This article was originally published in The National News.


Samar Sayegh, PwC Partner and PwC's Academy Middle East Leader

As the global economy grapples with skills and labour shortages, including here in the Middle East, skills that empower transformation strategies are being prioritised. The future of work is rapidly changing, driven largely by digitisation and decarbonisation, and there is a consensus that now, more than ever, we cannot afford to slow down. What skills we choose to prioritise, value and invest in will be paramount to how well businesses, economies and societies thrive. 

Equipping the workforce for an unknown future is a challenge that has not only fallen at the doorstep of businesses, but governments, too. As Middle East economies vie to become global leaders across multiple industries, developing local talent has become as much a part of their strategies as attracting global talent.To achieve both, upskilling in its entirety needs to be embedded in the public and private sector, working in tandem to uphold high global standards of learning and development.

The Middle East economy is primed for rapid expansion in the short term but governments and the private sector need to ensure that long-term strategy doesn’t fall by the wayside. Saudi Arabia’s Vision 2030 and the UAE’s Vision 2031 both outline their aims of creating a globally competitive workforce – with upskilling being the key driver for their transformation agendas, as well as developing a sustainable platform for nationalisation to take hold. The workforce is geared for change. In fact, workers in the Middle East, much more than their global counterparts, seek upskilling as the means to enhance their readiness for the future, according to the PwC Middle East Workforce Hopes and Fears Survey 2023.

With visionary governments empowering the initiative, it is now on businesses to implement the framework on a wider scale. Organisations need to be asking the question: what skills will bring value now and in 10 years? This not only future-proofs the business, but also highlights to employees that their development is part of the organisation’s long-term strategy.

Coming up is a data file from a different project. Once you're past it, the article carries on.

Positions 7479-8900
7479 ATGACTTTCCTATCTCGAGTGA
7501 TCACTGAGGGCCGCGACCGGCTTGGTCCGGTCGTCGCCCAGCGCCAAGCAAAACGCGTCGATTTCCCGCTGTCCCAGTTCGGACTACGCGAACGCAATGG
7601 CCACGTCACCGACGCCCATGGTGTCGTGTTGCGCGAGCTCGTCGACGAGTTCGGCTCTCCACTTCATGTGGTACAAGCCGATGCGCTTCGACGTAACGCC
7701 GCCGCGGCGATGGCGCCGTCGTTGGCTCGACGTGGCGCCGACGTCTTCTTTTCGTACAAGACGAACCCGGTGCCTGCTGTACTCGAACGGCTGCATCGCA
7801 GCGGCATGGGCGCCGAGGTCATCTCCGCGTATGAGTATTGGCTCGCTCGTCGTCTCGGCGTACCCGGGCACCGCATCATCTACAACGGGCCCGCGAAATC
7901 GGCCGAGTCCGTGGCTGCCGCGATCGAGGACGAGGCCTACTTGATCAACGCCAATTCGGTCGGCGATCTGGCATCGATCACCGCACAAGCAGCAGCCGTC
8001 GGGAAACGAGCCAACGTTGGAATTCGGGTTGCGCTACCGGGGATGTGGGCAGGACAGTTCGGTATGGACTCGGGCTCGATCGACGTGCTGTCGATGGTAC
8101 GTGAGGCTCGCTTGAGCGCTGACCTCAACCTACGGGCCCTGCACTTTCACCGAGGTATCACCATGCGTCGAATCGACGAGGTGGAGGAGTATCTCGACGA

Ensuring employee satisfaction is as important as ever, as businesses continue to battle the “Great Resignation”. According to the PwC survey, 39 per cent of respondents in the Middle East expressed a higher likelihood of switching employers in 2023, compared with 30 per cent last year. Upskilling may provide a safety blanket of sorts for businesses but it isn’t just a tool for attracting and retaining talent. It is an opportunity to develop employees, through expansive, rounded learning, which in turn promotes long-term business growth and innovation. In an age when information is readily available and resources abundant, the value of learning has evolved to become more than what you know and, instead, how you apply it.

Harnessing the skills trifecta – digital, technical and human – equips the workforce with the right knowledge and mindset for future-proofing themselves and enables them to transform their workplace. Undoubtedly digital literacy is necessary but its value is diminished if not underpinned by human skills. Analytical thinking, innovation, active learning, critical thinking, leadership and resilience are a few of the many human skills becoming increasingly sought after by organisations, in addition to the calling for the more tangible functional and tech-based skill sets.

Organisations that encourage a culture of upskilling and create internal policies and frameworks that enable them to be effective will not only attract and retain talent, but also improve productivity and efficiency within the workforce. For employees, embracing it increases their value and opens up a new horizon of opportunities. When done right, it can be one of the greatest drivers of growth at scale for both business and people.

For organisations to adopt a true learning culture, they need to first understand what skill sets and competencies exist and create development journeys for each individual. It is also important to understand personal learning preferences and embrace them – whether that’s micro-learning, hybrid learning, classroom-based or gamification, for example.

An upskilling strategy in your business is not optional or a nice to have, it is a strategic enabler for long-term growth and business leaders need to treat it as such. To use it as a future-proofing tool, you must remain cognisant of the fundamental skills that underpin every workplace. Upskilling is so much more than a quick fix to plug a skills gap – it is a scalable, sustainable solution to revolutionise change but it requires strategy, investment and patience.

About the author 
Samar Sayegh is a PwC partner and PwC’s Academy Middle East leader. With over 22 years of experience in driving transformation, talent development, and building organisational capabilities at scale, Samar leads the Academy’s efforts towards sustainable growth of talent across the region, aligning with the region’s nationalisation agendas, global megatrends, transformation agendas, and digital evolution. Samar is a recognised expert in driving the workforce transformation agenda. She established the Saudi business of PwC’s Academy in 2014, and leads the regional Academy — the largest within the global PwC network. She has worked extensively with global clients and across the Middle East on learning strategy formulation, executive coaching and talent development, succession planning, transformational leadership, and digital learning solutions.

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